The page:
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‘It’s bad, it’s bad’: Minnesotans’ on-the-street talk about how the COVID-19 outbreak is impacting their lives

Monday started with ominous skies befitting the calm-before-the-storm feeling on the eerily quiet streets of Minneapolis and St. Paul, and ended with Gov. Tim Walz closing bars, restaurants, and pretty much everywhere else people congregate, in hopes of staving off the spread of COVID-19. MinnPost talked to Minnesotans on Monday — practicing social distancing of 6 feet apart all the while — about how the coronavirus pandemic has impacted their lives. In words and photos:

Justin Skyberg, head brewer and operations manager at Lyn-Lake Brewery
MinnPost photo by Jim Walsh

Justin Skyberg, head brewer and operations manager at Lyn-Lake Brewery, a few hours before Walz announced the closing of bars, including the south Minneapolis brew pub: “The last month has been terrible, and this last weekend was a 50 percent decline from that. Personally, I’ve been sitting at home doing nothing, because I’ve got a whole bunch of people in my family who are high-risk, so there’s no point in going out. With the marquee (“WASH UR HANDS”), we were trying to make sure that the community knows that we’re doing everything that we can. We don’t use glass anymore, so we’re just using single-serve plastic. It’s not the best thing for the environment, but I think for the meantime it’s the best solution, rather than having people touching glassware 50 times a day, spreading stuff around. We’re doing everything we can.”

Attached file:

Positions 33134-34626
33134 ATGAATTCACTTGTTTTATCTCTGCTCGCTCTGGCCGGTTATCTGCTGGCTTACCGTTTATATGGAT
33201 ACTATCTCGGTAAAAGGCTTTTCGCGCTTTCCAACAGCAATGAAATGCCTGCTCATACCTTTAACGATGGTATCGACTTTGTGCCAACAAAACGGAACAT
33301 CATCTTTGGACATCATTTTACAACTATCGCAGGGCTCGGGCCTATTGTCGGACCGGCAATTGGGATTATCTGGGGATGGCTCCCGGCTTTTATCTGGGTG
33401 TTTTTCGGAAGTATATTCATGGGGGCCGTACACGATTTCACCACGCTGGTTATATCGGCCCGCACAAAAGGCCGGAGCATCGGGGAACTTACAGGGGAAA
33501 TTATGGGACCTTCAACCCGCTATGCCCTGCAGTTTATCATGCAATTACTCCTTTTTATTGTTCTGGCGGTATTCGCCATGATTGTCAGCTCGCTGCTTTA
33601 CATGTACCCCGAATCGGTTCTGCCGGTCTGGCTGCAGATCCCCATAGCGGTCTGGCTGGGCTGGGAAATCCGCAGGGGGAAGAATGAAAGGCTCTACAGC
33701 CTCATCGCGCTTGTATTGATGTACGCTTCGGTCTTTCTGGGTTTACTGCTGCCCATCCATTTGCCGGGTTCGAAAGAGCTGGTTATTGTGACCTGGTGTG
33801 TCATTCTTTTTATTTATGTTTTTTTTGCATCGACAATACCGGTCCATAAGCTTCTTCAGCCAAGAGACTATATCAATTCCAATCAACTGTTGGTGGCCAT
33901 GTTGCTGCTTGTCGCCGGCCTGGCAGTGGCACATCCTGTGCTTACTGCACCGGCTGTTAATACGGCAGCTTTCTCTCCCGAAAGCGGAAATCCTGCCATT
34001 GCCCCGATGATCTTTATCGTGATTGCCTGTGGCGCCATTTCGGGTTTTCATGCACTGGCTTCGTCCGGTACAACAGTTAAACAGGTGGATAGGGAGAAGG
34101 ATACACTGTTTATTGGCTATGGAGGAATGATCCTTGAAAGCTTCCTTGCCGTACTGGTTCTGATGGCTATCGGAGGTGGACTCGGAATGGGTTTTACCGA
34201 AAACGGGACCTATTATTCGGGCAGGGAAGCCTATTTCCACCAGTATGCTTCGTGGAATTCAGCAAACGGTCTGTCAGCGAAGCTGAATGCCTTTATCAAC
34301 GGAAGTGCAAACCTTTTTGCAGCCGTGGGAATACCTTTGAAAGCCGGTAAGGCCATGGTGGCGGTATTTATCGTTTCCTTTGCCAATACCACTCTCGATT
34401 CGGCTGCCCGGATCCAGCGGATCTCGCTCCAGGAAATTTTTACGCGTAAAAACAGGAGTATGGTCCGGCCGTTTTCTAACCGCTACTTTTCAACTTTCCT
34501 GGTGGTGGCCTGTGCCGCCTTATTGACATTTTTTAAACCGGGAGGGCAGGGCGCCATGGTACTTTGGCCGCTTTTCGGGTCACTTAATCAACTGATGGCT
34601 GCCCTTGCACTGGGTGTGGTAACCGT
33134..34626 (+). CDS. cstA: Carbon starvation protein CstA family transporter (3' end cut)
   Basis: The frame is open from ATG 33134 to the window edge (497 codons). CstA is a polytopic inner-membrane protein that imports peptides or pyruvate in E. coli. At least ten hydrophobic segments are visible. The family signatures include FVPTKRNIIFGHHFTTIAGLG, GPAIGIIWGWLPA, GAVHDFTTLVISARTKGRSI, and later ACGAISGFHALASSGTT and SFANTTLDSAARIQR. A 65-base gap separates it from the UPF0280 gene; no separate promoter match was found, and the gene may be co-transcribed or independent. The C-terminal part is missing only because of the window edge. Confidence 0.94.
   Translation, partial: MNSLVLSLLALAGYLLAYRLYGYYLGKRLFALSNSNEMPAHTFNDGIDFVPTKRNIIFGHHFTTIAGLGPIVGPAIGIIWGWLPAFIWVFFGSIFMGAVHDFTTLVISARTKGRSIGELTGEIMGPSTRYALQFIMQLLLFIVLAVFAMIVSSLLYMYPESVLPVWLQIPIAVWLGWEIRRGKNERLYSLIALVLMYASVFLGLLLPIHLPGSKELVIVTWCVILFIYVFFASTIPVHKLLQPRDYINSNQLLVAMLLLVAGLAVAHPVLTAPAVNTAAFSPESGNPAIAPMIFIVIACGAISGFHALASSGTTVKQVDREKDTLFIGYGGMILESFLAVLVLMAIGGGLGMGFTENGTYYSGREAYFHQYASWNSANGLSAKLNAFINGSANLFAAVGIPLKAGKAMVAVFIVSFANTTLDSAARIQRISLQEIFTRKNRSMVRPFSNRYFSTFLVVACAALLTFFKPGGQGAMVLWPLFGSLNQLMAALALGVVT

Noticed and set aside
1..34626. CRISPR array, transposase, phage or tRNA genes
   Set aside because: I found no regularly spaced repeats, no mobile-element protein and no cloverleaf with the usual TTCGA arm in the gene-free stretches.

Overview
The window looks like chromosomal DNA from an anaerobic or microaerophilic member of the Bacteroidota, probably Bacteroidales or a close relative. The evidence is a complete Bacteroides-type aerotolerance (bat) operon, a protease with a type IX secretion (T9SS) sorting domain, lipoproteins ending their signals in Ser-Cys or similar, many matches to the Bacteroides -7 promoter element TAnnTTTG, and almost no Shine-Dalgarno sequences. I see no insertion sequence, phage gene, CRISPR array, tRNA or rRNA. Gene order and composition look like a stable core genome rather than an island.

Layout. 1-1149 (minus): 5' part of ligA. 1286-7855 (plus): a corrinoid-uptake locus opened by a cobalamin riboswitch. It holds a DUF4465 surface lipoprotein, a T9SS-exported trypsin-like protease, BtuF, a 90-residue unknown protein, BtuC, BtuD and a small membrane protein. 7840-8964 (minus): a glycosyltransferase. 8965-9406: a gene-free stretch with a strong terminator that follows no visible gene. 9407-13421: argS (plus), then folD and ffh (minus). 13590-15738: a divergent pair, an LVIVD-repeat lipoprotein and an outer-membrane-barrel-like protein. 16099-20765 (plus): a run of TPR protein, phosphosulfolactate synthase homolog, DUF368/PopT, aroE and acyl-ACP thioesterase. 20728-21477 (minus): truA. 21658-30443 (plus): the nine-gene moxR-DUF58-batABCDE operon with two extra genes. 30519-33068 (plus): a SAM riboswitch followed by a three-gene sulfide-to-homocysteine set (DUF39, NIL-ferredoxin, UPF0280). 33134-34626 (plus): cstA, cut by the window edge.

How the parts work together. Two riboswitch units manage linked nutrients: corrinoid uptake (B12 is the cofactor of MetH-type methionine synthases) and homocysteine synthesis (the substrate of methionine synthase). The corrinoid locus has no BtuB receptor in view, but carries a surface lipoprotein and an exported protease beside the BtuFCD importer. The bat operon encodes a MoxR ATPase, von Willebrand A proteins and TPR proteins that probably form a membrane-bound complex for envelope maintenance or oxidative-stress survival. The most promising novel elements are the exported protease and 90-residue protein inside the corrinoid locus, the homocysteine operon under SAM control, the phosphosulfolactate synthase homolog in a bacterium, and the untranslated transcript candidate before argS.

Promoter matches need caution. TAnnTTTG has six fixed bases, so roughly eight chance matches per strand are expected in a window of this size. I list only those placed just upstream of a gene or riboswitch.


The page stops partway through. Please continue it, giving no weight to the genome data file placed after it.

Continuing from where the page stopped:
Adrian Kow, Yow Lim, Hunley Ken on University Avenue in Dinkytown
MinnPost photo by Jim Walsh

Adrian Kow, Yow Lim, Hunley Ken on University Avenue in Dinkytown: “We three are from Malaysia; they go to Iowa State University, I go to University of Minnesota,” said Kow. “First things first, I usually go to the gym often, but now that the pandemic has hit the university, I don’t feel safe going to the gym anymore. And also, I prefer in-person instruction much more. Now that it’s moved online, I feel less motivated to take classes now. Yes, I’m worried. Because in Malaysia, it’s been two weeks since the country was in lockdown. So [people only take to] private places, no one’s outside anymore.” “We were concerned about coming to Minnesota because of the pandemic, but in the end we went through with our plan,” said Lim. “It’s scary and I’m pretty afraid, but in my daily life I feel better if I wear my mask and keep washing my hands to prevent it.”   

Jessica Campana outside the Minnesota Public Radio offices in downtown St. Paul
MinnPost photo by Jim Walsh

Jessica Campana outside the Minnesota Public Radio offices in downtown St. Paul: “It’s kind of uncertain right now. Not sure if I should be staying home. We have one child, day care has stayed open for now, but I’m not sure that’s going to last; I’m going to have to start staying home if my husband’s not going to have customers to go to. I’m in [real estate] marketing; my husband’s a welding consultant, so he travels all over the Midwest, so right now all of his appointments have been canceled. I’m one of the fortunate few who are able to work remotely; I just like being in the office. For me, [the outbreak] hasn’t really directly affected me, I would say. Since I’m fairly young, I’m not too worried. It doesn’t seem to be impacting people my age or people my daughter’s age, but my in-laws are in the demographic that are at risk, so I’m worried for them and worried for all my friends in the service industry who are being put out of work.”